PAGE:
Since the end of the Cold War, Italy has sought to frame its relations with different southern Mediterranean countries inside various European multilateral initiatives. The Italian foreign policy objective to achieve stability and dependability in such relations has largely been met through the launch of different European Union (EU) framework policies, such as the 1995 Barcelona Process and more recently the 2008 Union for the Mediterranean (Aliboni 1999, Carbone 2008). The Italian diplomacy’s preferred approach, one can thus infer, has been to Europeanise its foreign policy in the Mediterranean area, whenever possible (Balfour 2005).
- Loughborough University London
Published inItaly's Foreign Policy in the Twenty-first Century: A Contested Nature?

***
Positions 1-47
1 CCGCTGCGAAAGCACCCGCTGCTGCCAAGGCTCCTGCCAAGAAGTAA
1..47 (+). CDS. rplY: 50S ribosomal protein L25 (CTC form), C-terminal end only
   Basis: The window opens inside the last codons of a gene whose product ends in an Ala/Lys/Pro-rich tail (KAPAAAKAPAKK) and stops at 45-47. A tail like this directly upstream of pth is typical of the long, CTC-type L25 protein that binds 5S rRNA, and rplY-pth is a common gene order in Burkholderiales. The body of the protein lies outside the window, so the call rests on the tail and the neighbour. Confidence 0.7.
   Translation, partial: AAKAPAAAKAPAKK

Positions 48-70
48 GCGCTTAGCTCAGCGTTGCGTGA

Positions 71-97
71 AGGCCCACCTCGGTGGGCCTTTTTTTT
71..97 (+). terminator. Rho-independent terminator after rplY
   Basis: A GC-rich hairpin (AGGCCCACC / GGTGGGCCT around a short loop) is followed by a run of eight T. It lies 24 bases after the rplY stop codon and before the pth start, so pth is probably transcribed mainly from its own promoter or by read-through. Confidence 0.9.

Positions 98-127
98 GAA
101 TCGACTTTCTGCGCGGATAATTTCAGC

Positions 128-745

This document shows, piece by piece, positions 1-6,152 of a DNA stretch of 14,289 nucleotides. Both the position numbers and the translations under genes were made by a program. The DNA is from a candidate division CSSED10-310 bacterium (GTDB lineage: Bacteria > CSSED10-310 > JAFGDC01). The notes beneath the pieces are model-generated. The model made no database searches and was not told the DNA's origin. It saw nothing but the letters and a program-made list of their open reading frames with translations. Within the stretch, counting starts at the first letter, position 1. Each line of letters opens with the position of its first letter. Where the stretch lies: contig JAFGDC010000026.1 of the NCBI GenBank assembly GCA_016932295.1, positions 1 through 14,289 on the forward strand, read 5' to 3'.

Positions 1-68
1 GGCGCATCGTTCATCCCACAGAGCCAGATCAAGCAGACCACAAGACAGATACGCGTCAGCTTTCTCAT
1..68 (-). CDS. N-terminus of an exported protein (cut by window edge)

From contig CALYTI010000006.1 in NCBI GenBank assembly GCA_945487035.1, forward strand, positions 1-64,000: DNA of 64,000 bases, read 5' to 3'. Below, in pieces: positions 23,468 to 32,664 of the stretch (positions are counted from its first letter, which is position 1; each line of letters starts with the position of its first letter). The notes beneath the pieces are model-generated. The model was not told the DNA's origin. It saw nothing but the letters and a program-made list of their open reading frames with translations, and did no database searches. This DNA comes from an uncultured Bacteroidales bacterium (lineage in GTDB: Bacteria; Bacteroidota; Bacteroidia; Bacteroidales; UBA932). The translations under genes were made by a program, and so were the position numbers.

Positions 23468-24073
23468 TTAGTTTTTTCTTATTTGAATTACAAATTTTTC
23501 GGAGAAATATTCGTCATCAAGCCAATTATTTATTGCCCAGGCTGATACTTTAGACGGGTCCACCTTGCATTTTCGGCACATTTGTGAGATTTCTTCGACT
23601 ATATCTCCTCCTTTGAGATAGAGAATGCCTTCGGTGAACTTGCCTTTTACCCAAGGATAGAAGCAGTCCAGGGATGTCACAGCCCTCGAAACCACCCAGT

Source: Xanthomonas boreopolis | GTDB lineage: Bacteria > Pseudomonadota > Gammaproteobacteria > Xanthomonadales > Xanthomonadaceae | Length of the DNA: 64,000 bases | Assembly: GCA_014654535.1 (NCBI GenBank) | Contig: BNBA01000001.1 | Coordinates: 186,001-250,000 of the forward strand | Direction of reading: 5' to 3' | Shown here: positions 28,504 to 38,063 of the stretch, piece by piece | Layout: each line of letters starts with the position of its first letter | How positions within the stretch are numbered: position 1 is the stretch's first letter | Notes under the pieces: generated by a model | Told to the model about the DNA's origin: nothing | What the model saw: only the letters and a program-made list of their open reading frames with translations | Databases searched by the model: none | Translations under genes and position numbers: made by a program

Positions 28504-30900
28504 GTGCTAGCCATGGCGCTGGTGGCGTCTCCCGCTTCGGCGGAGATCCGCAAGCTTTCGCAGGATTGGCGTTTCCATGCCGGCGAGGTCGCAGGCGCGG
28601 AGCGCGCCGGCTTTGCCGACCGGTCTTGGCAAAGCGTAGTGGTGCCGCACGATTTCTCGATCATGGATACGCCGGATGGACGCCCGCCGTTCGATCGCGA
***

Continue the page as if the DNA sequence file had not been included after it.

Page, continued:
Pages178 - 196
CitationCHELOTTI, N. and JOHANSSON-NOGUES, E., 2014. Stable unpredictability? An assessment of the Italian-Libyan relations. IN: Marchi, L., Whitman, R. and Edwards, G. (eds.), 2014. Italy's foreign policy in the twenty-first century: a contested nature? London: Routledge, 2014, pp.178-196.
PublisherRoutledge (© the authors)
VersionAM (Accepted Manuscript)
Publisher statementThis work is made available according to the conditions of the Creative Commons Attribution-NonCommercial-NoDerivatives 4.0 International (CC BY-NC-ND 4.0) licence. Full details of this licence are available at: https://creativecommons.org/licenses/by-nc-nd/4.0/
NotesThis is an Accepted Manuscript of a book chapter published by Routledge in 'Italy's foreign policy in the twenty-first century: a contested nature?' on 31/10/2014, available online: http://www.routledge.com/9781138504134/.